How To Implement Zero Trust at Your Business

by Jessica Elliott

Whether you have a distributed workforce or take a hybrid approach, the age of perimeter-based security is over. Threats are persistent. And virtual private networks (VPNs) and network firewalls can’t fully protect your organization. However, learning how to implement zero trust can significantly decrease security incidents.

A zero-trust security model treats every transaction as suspicious. It verifies all devices, users and applications before granting access. But there are challenges to zero-trust network implementation, and companies must plan their approach thoughtfully.

Understanding the Zero-Trust Model

Zero trust means what it sounds like: Nothing is trusted inside or outside of your organization’s boundaries. No device or user gains access based on merits, superiority or familiarity. Once a user is authenticated and authorized, they have just enough access to do their job (known as the principle of least privilege), and transactions are continuously monitored.

A zero-trust network or zero-trust architecture leverages different technologies, governance policies and processes. Companies incorporate microsegmentation and identity and access management (IAM) to secure networks.

According to Microsoft, an ideal zero-trust environment includes:

  • Universal multifactor authentication (MFA)
  • Continual device health validation
  • Real-time monitoring and control
  • Enforced principle of least privilege

How To Implement Zero-Trust Architecture

Many organizations are already using individual technologies related to zero trust. However, an ideal zero-trust environment requires a shift in your corporate mindset and a concise strategy. Like other cybersecurity programs, efforts are ongoing, multilayered and occur in stages.

1. Create a Team Dedicated to Zero-Trust Initiatives

Appoint a small team to outline how to implement zero trust at your business. This is preferable to tasking an existing group with new goals. Their objectives are to evaluate, plan and execute the strategy.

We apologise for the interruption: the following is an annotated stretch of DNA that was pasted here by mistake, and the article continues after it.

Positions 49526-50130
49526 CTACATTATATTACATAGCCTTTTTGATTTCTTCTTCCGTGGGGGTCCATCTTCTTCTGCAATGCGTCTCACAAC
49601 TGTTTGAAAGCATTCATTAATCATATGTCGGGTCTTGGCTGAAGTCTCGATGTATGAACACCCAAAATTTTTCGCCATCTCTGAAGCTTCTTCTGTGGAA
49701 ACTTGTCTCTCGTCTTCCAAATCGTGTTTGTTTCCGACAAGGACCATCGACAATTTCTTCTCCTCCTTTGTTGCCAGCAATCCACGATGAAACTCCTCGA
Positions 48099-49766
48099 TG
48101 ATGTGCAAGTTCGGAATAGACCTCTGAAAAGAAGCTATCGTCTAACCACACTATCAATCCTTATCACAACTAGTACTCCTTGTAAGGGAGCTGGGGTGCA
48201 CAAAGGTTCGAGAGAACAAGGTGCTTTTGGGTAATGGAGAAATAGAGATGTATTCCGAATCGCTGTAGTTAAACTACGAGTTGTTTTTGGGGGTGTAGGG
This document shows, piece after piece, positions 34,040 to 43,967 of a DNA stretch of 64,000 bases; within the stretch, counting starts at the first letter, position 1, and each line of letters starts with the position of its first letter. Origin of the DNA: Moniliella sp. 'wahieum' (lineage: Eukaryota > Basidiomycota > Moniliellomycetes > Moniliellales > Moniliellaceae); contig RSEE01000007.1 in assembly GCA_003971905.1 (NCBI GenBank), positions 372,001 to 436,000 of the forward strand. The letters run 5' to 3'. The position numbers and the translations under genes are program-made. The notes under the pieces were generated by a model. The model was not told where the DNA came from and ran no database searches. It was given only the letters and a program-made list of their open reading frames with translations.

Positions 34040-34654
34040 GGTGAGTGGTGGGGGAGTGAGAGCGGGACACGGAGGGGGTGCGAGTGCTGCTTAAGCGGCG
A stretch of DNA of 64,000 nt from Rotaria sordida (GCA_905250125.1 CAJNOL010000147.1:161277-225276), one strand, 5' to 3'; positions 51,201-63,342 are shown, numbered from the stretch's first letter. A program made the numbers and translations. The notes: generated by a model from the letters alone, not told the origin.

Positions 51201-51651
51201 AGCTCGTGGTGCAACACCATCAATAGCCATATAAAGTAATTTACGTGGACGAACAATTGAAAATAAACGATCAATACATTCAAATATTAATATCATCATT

TechTarget recommends involving members from various security teams, including:

  • Network and infrastructure
  • Application and data
  • User and device
  • Security operations center
  • Risk management

2. Evaluate Users, Devices and Processes

Before prioritizing your zero-trust activities, you must understand every potential vulnerability. Identify who accesses your digital resources and which users have privileged access. Next, create an asset catalog listing all hardware that connects to your network. Lastly, review all applications and define your core processes.

3. Select Your Zero-Trust Technology Path

Zero-trust implementation happens in phases, and the best route for your organization is one that addresses the most significant needs of your current environment. In Microsoft’s case, they separated initiatives into four verification categories: identity, device, access and services. However, there are different on-ramps to zero-trust implementation.

User and device identity is a good fit for companies with remote teams relying on cloud-based tools. Associated technologies include zero-trust network access (ZTNA) with MFA and IAM.

Businesses with critical, cloud-based applications and data may prefer to secure these first through container security and data loss prevention technologies. However, network security is your first priority if your company maintains an on-premise data center.

Jump-Start Your Zero-Trust Implementation

Security is crucial to your organization, yet traditional methods no longer work, putting your company’s future at risk. Zero-trust initiatives reduce significant security incidents. Indeed, a Nemertes research study found that “the most successful organizations are 137% more likely to have adopted a zero-trust approach to security than everyone else.”

The Migus Group can help you define your zero-trust strategy and put your architecture in place. With a comprehensive approach, you can reduce external and internal threats. Contact The Migus Group to take your first steps toward implementing zero trust at your business.


Jessica Elliott is a business technology writer specializing in cloud-hosted and cybersecurity services. Her work appears in U.S. News, Business.com and Investopedia.


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